I am always looking out for new experiences, wherever I may find myself.
Published June 14th 2013
Picnic in a natural setting while enjoying great facilities
My family has only recently started rediscovering Crosslands Reseve, but it hasn't taken us long to remember how many reasons there are to visit. Our first trip there in years was for a family gathering, but since then we've also been back for bushwalks and once just to cook some bacon and eggs for breakfast.
The reserve can be found at the end of Somerville Road in Hornsby Heights (with a 2.5 kilometre road that's a bit narrow at times taking you down to the valley floor). Part of Berowra Valley National Park, it is surrounded by bushland on one side and caressed by Berowra Creek on the other. Across the water are Crosslands Youth and Convention Centre and Windeyer Scout Camp, but I've never been over that side.
There are two sections to the area of Crosslands Reserve that is used by the public, and these stretch away at either end of a long car park. Both offer big, open, grassy spaces full of tables (usually sheltered), as well as barbecues, toilets and paths for bike-riding, making them great places to have a picnic.
However, it's the facilities at the southern end, which is the one closest to the entrance, that are the best. This section also has a sheltered pair of larger tables that can be booked for special occasions, which my family chose to do for our event. It's something I definitely recommend, because otherwise you may miss out, unless you head down early to stake out your spot. It can get pretty busy.
You know a place is popular when the toilets look so modern
This end also has some good play equipment, including a flying fox and a set of swings. There's enough room for multiple groups to get the traditional game of cricket going, too.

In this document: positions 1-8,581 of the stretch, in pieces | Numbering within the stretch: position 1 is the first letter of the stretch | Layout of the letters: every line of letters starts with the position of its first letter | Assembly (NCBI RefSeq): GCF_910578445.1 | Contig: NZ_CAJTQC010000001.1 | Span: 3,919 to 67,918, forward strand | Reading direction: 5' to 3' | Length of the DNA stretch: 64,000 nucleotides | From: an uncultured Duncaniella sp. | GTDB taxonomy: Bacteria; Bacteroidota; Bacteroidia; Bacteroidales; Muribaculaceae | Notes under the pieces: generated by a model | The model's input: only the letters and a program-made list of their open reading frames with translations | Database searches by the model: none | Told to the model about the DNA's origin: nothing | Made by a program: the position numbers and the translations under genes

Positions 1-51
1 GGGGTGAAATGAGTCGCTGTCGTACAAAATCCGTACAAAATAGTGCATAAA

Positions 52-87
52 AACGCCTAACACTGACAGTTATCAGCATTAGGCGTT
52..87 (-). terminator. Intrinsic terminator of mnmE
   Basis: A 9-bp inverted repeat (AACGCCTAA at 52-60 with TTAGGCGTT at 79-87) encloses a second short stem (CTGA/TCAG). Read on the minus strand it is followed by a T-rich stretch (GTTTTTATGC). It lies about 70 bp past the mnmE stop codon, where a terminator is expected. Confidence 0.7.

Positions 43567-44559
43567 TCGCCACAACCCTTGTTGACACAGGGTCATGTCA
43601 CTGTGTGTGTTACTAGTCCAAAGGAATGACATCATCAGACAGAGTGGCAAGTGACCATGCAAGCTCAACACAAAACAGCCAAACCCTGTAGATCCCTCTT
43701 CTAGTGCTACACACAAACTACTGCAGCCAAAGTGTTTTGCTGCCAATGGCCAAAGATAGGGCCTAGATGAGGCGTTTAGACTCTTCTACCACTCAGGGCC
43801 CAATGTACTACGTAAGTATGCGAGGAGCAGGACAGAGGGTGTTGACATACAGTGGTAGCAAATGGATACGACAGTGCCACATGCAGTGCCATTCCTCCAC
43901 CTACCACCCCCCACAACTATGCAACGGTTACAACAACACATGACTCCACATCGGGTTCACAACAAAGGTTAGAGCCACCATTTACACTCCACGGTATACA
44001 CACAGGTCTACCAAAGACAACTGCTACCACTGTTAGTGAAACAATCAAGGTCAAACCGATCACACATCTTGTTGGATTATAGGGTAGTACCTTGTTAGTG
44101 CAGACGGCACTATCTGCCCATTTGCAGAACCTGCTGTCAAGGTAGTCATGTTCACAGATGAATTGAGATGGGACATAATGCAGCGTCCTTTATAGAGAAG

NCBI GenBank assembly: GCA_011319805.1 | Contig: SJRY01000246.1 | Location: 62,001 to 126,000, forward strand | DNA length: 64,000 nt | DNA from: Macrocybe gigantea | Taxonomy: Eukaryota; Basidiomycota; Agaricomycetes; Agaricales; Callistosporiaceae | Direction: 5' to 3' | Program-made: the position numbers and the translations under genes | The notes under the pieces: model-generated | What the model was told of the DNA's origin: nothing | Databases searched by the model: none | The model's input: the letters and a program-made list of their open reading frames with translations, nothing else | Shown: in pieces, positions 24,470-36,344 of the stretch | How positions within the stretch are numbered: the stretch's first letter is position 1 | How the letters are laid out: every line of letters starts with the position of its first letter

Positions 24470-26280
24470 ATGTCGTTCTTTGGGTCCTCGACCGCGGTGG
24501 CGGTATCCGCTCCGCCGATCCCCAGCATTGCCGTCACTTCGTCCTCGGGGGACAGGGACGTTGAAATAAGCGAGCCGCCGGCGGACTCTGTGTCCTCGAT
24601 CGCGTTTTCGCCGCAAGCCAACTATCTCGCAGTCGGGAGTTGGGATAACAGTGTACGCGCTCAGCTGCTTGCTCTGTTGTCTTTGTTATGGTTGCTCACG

The flying fox is always fun
It's clear money has been spent turning Crosslands Reserve into a great picnic location, but that's not all there is to the reserve. You're surrounded by nature and history here, and Hornsby Shire Council has made sure you can fully appreciate your surroundings when you visit.
One way the council has enhanced the visitor's experience is through a series of signs offering information on the area and its history. I recommend taking the time to read these - while there is some bland background stuff on things like water quality, there's also some interesting insights, like the Hawkesbury River's status as a 'drowned river valley'.
Of course, you'll want to take a look at the area itself as well, not just read about it, and doing so has been made easier by platforms built on the water's edge. They stand in locations where I remember there were once muddy slopes. As kids we would feed the ducks here and watch people in kayaks pass by.
One of the platforms over the water
At the other end of Crosslands Reserve there are even more things to do. A small muddy beach provides a place to go fishing and this section seems to be the preferred location for camping (though groups like Scouts and Girl Guides are always setting themselves up down near the entrance).
Open space in the northern section
This end is also the one I recommend for your bushwalk. While there are stretches of the Benowie Walking Track (part of The Great North Walk) at both ends, these lead away to other destinations around Hornsby Shire. It's only up this end that you'll find a walk that is specifically designed to offer a short, return trip for families and others at Crosslands just for the day.
Called the Saltmarsh Boardwalk, this route covers just a small section of the Benowie Walking Track. It takes less than half an hour to complete and takes you through saltmarshes and past mangroves, out to a viewing platform where you can marvel at Berowra Creek. If you happen to complete it at low tide, keep an eye out for the crabs among the mangroves beneath the platform - kid's will love trying to spot them.
The saltmarsh at the beginning of the boardwalk
With so much to keep you occupied, Crosslands Reserve was always going to be popular, but one thing that makes it particularly attractive is that unlike other picnic areas nearby, like Bobbin Head in Ku-ring-gai Chase National Park, this one is completely free.
However, I think it's pretty amazing anyway. It sure hasn't taken much to get my family down there lately.